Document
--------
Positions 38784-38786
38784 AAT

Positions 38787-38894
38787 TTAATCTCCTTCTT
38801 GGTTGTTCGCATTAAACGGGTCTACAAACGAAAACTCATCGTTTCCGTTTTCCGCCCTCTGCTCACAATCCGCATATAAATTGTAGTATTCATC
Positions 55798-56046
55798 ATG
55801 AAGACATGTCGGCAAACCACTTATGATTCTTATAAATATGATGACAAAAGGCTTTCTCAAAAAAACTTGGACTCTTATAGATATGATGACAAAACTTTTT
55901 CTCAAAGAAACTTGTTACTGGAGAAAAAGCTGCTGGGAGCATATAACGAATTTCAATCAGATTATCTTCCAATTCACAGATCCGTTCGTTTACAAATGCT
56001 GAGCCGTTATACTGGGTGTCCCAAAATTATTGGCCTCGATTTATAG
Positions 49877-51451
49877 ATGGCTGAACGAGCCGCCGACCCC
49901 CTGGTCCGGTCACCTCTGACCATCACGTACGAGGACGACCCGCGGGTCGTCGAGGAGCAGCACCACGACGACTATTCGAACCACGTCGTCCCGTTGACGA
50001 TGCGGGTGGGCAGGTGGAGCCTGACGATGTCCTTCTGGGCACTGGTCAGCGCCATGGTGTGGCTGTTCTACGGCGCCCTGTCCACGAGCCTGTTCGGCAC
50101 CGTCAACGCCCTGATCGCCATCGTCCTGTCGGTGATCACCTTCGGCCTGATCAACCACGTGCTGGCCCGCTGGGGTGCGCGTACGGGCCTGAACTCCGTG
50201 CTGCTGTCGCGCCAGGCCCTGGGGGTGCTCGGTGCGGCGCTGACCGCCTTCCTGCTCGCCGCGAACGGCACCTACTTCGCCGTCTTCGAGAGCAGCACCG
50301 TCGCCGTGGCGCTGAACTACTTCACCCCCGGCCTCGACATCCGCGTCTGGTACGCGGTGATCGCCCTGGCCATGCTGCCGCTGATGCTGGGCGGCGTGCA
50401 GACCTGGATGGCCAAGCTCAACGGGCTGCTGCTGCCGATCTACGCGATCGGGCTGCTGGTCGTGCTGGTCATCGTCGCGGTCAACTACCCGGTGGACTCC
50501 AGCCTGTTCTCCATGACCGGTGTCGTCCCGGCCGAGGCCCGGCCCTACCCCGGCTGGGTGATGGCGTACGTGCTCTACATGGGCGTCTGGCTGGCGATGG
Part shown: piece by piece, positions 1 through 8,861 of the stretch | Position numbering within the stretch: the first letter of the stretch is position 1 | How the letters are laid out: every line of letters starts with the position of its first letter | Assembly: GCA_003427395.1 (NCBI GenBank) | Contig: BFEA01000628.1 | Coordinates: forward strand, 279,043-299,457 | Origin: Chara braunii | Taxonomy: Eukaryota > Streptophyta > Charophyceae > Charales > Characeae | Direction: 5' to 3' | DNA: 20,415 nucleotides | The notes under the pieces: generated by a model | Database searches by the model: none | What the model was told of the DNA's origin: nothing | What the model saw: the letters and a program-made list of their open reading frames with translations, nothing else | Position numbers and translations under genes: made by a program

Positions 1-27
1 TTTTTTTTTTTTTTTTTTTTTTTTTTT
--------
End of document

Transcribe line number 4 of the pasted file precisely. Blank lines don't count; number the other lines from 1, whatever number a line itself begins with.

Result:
38787 TTAATCTCCTTCTT